January 6, 2012 at 8:21 PMComposer George Antheil's autobiography, Bad Boy of Music, seems so crazy as to be fiction, but even if he exaggerated, his real life was still pretty unbelievable.
A native of Trenton, N.J., Antheil (1900-1959) was a concert pianist who moved to Europe at age 22. A darling of the Paris salons in the 1920s, his friends included Ezra Pound, James Joyce, Gertrude Stein and Pablo Picasso; and his compositions caused riots. (His most famous was Ballet Mécanique, scored for 16 player pianos, 2 regular pianos, 3 xylophones, 7 electric bells, 3 propellers, siren, 4 bass drums, and 1 tam-tam). But it gets more peculiar from there: he went on to write a love-advice column that was nationally syndicated in the U.S.; ran an art gallery for a short time; wrote a book on endocrinology; and wrote a column called "On the Hollywood Front," for the periodical "Modern Music." Perhaps most surprising, in 1941 he and the steamy actress Hedy Lamarr also patented a radio-guided torpedo designed distribute torpedo guidance signal over several frequencies to protect from enemy jamming. Their invention turned out to be an important technological precursor to some of our most prized modern toys -- cell phones, WiFi and GPS.
I wasn't terribly surprised to find a certain open-mindedness in Canadian violinist Mark Fewer, 39, who along with pianist John Novacek, has recently released George Antheil: Sonatas for Violin and Piano. These sonatas, some written in the 1920s and others later, are zany fun: a kaleidoscope of ragtime, jazz, movie music, classical music and 20th century sound. They've rarely been recorded (one work on the album, the 1927 Sonata for Violin Solo, had actually never been recorded until now) -- so this recording is a long-awaited, special treat. (By the way, the liner notes by Mauro Piccinini are worth reading; if you want the CD, here's the link, or you can get it on iTunes.
A classically-trained musician, Mark Fewer was concertmaster of the Vancouver Symphony from 2004 to 2008, and in addition to the Antheil recording, he also recently released a recording of a new jazz violin concerto called 'Changing Seasons,' written for him by Phil Dwyer. Mark is Artistic Director of the SweetWater Music Festival and chair of strings at the Schulich School of Music at McGill University.
Mark and I spoke several weeks ago over the phone, about his unique path that led him to embrace so many styles of music on the violin, about what appealed to him about the music of Antheil, and about modern violins and bows.
Laurie: Tell me a little bit about your beginnings on the violin, what got you playing the violin in the first place?
Mark: I was born and raised in St. John, Newfoundland, in the easternmost part of Canada. It's the island kind of just off the coast, east of Cape Breton, which has a substantial fiddle music tradition. Newfoundland has its own version of that, which is mostly Irish-based. I started on classical violin when I was six, but you can't really hold a violin there for very long and not play traditional fiddle music! So I did a lot of that as a kid, as well. Before I started violin, I first was playing piano. When I turned about 11, I added alto saxophone, which is something I haven't actually played professionally since I was in my mid-20s. I left home when I was about 15 to study first in Toronto, then overseas, in London, England; and then finally at the Liszt Academy in Budapest. So that's kind of my story.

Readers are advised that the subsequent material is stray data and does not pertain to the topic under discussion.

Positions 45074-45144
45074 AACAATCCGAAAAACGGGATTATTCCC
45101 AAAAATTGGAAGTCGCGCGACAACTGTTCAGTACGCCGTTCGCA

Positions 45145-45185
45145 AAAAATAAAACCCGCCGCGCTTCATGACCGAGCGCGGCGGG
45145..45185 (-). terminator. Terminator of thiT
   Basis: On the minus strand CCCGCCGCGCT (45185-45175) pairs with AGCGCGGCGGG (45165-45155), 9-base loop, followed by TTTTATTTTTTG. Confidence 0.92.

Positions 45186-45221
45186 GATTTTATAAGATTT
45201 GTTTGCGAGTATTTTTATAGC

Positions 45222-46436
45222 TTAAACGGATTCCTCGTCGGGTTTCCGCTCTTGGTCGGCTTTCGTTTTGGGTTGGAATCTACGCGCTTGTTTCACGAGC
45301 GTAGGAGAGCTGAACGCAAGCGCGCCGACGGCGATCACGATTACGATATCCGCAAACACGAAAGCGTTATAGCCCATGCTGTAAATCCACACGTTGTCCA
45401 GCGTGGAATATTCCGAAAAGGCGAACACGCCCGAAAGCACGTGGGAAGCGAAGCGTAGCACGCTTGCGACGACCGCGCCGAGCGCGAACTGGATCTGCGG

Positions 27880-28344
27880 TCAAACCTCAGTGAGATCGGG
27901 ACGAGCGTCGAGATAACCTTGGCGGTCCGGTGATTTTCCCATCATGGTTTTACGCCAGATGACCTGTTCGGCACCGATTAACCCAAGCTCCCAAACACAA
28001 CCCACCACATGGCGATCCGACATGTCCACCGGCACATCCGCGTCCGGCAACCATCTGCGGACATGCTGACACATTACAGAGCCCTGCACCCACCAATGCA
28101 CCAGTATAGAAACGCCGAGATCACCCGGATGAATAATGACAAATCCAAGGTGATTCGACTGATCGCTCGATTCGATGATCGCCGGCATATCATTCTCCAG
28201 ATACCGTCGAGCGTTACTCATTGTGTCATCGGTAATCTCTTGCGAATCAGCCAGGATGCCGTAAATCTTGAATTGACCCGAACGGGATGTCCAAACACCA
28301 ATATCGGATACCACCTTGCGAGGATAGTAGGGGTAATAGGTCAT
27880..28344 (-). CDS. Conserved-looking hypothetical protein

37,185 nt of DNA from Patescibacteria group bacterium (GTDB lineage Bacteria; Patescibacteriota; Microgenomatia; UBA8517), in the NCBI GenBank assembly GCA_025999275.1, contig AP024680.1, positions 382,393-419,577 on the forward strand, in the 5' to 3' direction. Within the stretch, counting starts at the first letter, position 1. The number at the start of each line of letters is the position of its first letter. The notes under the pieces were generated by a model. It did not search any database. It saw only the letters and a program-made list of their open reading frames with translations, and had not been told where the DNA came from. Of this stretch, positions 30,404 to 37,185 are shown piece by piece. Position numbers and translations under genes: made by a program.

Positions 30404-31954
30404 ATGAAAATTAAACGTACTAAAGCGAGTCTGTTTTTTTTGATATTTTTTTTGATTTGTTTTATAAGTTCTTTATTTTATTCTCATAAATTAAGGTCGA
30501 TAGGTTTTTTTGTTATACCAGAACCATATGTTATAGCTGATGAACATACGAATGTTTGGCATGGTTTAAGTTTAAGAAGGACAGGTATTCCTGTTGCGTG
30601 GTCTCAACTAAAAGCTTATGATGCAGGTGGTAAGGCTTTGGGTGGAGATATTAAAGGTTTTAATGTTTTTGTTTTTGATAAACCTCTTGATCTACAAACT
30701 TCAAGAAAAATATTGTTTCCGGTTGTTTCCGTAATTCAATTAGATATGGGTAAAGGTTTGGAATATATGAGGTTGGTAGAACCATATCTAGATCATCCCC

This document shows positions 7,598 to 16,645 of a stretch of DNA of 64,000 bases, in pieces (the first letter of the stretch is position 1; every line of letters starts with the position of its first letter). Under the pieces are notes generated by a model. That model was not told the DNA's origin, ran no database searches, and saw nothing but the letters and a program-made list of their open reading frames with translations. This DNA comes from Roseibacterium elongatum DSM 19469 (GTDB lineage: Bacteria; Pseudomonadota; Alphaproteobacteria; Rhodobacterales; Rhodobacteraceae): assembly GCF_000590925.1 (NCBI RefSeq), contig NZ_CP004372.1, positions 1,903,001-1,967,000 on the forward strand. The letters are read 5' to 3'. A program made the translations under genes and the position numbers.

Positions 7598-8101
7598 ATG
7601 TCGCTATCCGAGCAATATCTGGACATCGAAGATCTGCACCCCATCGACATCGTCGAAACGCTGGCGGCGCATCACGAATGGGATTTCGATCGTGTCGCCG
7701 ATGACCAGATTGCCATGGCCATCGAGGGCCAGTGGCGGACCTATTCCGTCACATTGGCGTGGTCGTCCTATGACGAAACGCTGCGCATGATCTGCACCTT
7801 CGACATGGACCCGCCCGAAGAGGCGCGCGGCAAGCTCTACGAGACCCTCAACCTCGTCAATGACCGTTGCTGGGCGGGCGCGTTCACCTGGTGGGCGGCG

Laurie: Were you studying piano at the Liszt academy?
Mark: No, I studied violin, but I studied actually with a pianist, Ferenc Rados, whom I hold in very high regard as a teacher of music in general -- a force of nature.
Laurie: Why did you study with a pianist?
Mark: I was on a recital tour of Hungary, and the pianist suggested we play for her teacher. So we went and played.
This guy, who's kind of a tall version of Yoda, sat there and listened to us play Schubert, and the lesson was spectacular. I was about 20 or 21, and at that time, and he was everything I was looking for, in terms of musical inspiration. So I asked him if I could come back and have more lessons with him, and that's what I ended up doing. I never really graduated from the Liszt Academy with a degree or a diploma, I just went back to him to study for a while. I used London still as a center of operations, going back and forth to Budapest to see Rados.
Laurie: What do you think a pianist was able to give you that was different from what a violinist could?